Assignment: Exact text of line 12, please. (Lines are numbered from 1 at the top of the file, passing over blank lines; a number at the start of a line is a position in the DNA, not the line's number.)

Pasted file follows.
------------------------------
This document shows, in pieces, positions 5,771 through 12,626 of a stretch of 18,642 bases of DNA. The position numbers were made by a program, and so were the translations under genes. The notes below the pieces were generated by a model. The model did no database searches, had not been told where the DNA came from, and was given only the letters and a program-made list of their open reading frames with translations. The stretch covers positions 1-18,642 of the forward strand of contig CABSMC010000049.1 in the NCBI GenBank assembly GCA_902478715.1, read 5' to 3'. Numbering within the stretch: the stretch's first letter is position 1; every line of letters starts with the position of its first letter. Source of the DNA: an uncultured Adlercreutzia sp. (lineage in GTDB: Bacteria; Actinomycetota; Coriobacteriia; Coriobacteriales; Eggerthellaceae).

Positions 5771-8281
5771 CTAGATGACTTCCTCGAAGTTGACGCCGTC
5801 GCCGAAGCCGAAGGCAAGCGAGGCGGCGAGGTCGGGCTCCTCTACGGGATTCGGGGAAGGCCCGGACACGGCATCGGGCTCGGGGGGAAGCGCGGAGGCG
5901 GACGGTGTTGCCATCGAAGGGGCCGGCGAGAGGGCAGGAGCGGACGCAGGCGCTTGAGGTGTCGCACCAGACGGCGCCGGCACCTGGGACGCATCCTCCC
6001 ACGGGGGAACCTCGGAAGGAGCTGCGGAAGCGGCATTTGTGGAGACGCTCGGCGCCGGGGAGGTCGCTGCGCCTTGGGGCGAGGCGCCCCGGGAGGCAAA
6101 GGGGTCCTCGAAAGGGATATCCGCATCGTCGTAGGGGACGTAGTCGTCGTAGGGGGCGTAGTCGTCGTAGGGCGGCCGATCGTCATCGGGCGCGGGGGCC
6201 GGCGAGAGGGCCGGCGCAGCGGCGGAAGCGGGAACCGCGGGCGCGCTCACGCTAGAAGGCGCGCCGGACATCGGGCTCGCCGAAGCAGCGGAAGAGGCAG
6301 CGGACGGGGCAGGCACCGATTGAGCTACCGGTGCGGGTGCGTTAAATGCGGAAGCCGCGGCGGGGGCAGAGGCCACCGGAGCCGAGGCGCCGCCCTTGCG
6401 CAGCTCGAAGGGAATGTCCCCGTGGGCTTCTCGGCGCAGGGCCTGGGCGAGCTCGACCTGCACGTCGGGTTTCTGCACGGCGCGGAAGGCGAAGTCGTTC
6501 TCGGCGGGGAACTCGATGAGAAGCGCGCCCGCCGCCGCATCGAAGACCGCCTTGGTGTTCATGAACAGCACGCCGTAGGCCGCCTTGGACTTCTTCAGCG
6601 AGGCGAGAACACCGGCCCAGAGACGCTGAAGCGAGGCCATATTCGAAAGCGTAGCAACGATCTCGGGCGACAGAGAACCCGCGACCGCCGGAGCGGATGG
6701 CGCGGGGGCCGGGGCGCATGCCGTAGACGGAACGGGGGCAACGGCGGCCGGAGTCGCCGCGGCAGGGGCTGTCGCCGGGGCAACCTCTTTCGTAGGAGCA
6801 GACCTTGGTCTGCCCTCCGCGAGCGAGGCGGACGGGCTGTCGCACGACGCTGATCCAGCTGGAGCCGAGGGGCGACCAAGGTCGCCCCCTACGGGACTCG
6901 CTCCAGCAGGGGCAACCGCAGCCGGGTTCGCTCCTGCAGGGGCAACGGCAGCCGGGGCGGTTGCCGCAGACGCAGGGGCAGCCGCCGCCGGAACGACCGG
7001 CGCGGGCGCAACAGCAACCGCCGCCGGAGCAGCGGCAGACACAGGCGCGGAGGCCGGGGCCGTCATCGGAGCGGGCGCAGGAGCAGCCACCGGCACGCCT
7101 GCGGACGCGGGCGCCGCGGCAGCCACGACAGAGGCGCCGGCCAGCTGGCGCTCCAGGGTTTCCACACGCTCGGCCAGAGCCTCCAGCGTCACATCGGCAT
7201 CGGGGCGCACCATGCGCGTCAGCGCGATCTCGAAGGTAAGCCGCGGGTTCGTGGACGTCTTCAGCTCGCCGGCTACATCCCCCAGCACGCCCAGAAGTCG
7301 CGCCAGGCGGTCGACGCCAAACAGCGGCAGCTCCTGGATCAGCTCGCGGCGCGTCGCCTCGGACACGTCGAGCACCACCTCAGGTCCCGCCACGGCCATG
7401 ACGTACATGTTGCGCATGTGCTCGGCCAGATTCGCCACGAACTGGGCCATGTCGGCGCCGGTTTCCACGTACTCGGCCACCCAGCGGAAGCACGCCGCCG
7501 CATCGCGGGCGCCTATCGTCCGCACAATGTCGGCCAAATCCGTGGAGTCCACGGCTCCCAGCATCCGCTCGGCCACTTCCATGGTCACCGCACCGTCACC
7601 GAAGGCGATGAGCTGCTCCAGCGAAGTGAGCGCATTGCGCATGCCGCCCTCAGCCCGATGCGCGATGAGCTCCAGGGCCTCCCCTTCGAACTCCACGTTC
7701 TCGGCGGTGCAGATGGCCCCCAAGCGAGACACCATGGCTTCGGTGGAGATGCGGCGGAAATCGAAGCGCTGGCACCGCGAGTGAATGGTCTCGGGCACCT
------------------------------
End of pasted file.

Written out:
6601 AGGCGAGAACACCGGCCCAGAGACGCTGAAGCGAGGCCATATTCGAAAGCGTAGCAACGATCTCGGGCGACAGAGAACCCGCGACCGCCGGAGCGGATGG